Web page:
Here we are, again, just a few days away from the end of 2012. How did that happen so fast?
Oh, how quietly those days have slipped by — some happy, some sad. We get busy in our own little worlds, like ants running around, carrying things from one place to another, whether they be objects or concerns.
These are serious times, but people who came before us have had their own serious moments in history— global and personal. People cope in different ways. They are comforted by different methods.
My first coping technique is prayer because I believe in a God who is all powerful and greater than me. My second method is my memories — of my youth, growing up in the country with wonderful parents and siblings.
I’m one of those people who tends to remember the good and forget the bad. You will seldom hear me talking about hard times, unless they lead to a happy ending.
Many New Year’s Eve celebrations throughout my childhood come to mind. Jan. 1 held surprises and good food, too.
Often Mum and Dad celebrated the new year with friends — sometimes at their homes, sometimes at a nearby tavern. We’d wake up looking forward to the souvenirs they brought home for us kids.
My favorite was the blowy things that whistled and flew out straight in front of your face. Not sure what they were called, but it wasn’t long before Mum and Dad said, “Quiet!” or “Take that thing outside!”
How about the metal noisemakers that clackity-clacked when spun around in the air, and the hats — some so pretty they ended up on my bedroom wall as decorations.
New Year’s Day was celebrated with a big noontime meal. My English mother would cook a delicious roast-beef dinner with halved potatoes roasted in the oven. (I’m sure that’s where I learned to love potatoes, roasted or otherwise.) Mum’s thick, beefy gravy topped off everything and leaves a memory that I can almost taste even today.
We ate, and the rest of our day was spent resting, playing games and watching television. Then, perhaps, the neighbors would drop by to say “Happy New Year.”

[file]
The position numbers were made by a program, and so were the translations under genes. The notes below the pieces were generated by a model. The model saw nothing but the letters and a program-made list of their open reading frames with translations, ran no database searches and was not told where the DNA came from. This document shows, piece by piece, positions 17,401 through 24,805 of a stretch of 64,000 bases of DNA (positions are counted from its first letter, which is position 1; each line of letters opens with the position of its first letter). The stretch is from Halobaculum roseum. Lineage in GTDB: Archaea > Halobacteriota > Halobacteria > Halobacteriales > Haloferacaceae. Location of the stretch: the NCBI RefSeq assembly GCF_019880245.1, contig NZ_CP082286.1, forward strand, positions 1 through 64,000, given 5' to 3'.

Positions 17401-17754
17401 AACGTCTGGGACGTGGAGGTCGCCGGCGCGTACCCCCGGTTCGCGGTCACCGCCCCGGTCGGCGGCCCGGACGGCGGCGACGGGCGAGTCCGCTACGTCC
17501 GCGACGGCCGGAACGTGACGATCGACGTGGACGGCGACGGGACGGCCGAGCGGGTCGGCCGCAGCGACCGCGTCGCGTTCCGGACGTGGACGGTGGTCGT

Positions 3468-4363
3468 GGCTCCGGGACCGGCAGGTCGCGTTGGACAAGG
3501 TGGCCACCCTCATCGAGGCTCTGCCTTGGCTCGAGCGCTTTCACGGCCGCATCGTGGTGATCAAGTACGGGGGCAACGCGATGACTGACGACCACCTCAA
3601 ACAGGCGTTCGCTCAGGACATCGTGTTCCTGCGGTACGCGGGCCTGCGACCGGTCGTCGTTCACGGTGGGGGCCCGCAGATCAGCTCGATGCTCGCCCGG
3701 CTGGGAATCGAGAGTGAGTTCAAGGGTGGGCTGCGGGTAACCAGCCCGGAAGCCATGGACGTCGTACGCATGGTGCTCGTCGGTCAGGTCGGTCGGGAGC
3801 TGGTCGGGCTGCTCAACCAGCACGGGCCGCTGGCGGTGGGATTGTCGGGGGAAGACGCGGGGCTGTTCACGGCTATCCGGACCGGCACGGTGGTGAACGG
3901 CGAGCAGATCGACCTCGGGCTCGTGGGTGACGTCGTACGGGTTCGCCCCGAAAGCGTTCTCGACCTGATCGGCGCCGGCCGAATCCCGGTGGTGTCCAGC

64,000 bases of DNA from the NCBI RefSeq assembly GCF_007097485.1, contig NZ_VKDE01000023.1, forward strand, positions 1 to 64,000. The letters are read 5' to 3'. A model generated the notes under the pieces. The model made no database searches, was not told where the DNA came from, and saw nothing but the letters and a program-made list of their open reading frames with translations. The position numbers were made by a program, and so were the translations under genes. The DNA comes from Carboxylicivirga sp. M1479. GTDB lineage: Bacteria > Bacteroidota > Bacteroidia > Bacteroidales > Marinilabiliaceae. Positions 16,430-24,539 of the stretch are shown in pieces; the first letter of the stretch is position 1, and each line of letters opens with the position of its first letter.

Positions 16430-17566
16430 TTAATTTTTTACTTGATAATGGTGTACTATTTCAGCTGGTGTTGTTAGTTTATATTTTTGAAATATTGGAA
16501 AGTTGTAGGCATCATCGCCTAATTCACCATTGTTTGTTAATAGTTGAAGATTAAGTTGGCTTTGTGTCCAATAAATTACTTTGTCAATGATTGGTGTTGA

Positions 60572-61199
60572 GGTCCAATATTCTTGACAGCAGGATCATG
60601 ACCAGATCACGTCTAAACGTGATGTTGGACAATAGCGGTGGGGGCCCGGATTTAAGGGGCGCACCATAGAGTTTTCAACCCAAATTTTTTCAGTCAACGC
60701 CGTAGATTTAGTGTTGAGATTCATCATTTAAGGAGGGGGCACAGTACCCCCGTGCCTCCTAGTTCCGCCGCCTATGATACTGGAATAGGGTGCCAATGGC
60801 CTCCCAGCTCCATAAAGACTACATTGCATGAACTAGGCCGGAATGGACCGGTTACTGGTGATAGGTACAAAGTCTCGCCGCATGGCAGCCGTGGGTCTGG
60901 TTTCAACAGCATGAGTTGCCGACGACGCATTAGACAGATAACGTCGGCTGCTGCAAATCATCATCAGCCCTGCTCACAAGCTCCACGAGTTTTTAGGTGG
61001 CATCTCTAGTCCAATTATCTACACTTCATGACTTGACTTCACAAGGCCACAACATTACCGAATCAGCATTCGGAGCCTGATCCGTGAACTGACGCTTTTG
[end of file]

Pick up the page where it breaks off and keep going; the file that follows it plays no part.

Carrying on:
Life was just as uncertain then, in the 1950s, but we had just come out of a World War, and everybody was happy to be alive. It was a relatively good time to live. A lot is said about how good life was in that era, but there were people also grieving the loss of loved ones during the war and knew all too well how precious life really is.
We go on, day by day, minute by minute. Every time that second hand on the clock moves, that’s a second that will never come again.
As they say, when something ends, something else begins. This is true of the “old” 2012 and “the new” 2013. As this year becomes history, a new, unscathed canvas named 2013 is before us.
What will your canvas look like a year from now? Take one day at a time, and make the most of it, doing good wherever you can.
While soap operas are not something I indulge in, there is one called “Days of our Lives.” Its theme is “Like sand through the hourglass, so are the days of our lives.” No truer words have ever been spoken.
Time waits for no one. We have only this moment, nothing more. I am not so naïve to think that there is no pain, grief or heartache, but be encouraged and look for a new beginning.
Cheers to you and yours from our family for a very happy, healthy and prosperous New Year.
One last thought, as always, please be kind to each other. The world needs more kindness.
Susan Tobias lives in Plattsburgh with her husband, Toby. She has been a Press-Republican newsroom employee since 1977. The Tobiases have six children, 18 grandchildren and two great-grandchildren. They enjoy traveling to Maine and Colorado, and in her spare time, Susan loves to research local history and genealogy. Reach her by email at firstname.lastname@example.org.